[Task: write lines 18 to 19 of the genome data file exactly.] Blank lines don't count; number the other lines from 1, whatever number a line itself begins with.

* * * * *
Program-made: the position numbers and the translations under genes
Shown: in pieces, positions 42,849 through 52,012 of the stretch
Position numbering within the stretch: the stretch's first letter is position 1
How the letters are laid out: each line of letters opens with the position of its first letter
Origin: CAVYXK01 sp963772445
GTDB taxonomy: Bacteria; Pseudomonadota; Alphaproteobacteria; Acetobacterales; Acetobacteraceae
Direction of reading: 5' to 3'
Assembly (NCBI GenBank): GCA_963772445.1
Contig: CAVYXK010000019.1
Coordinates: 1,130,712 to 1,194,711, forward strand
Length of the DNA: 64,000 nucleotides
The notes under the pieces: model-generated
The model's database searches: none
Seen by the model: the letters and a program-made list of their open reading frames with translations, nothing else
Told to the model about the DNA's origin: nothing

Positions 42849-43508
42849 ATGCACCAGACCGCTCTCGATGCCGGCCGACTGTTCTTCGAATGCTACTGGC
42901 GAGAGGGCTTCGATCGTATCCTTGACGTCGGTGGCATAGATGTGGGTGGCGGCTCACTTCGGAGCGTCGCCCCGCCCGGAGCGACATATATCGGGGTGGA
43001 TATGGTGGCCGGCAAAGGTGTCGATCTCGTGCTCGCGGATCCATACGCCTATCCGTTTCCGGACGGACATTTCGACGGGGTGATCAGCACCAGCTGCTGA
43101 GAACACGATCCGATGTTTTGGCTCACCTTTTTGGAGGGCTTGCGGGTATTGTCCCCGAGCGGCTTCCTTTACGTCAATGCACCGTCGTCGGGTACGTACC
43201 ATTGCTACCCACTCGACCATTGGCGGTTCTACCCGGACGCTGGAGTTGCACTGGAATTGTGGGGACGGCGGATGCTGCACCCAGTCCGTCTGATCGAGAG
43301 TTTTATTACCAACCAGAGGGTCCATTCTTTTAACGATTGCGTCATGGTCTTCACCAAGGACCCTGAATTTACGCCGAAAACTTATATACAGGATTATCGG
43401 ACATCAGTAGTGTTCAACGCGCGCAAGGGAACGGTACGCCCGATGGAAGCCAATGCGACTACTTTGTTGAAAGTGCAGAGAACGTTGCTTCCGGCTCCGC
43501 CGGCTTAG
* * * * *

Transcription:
42901 GAGAGGGCTTCGATCGTATCCTTGACGTCGGTGGCATAGATGTGGGTGGCGGCTCACTTCGGAGCGTCGCCCCGCCCGGAGCGACATATATCGGGGTGGA
43001 TATGGTGGCCGGCAAAGGTGTCGATCTCGTGCTCGCGGATCCATACGCCTATCCGTTTCCGGACGGACATTTCGACGGGGTGATCAGCACCAGCTGCTGA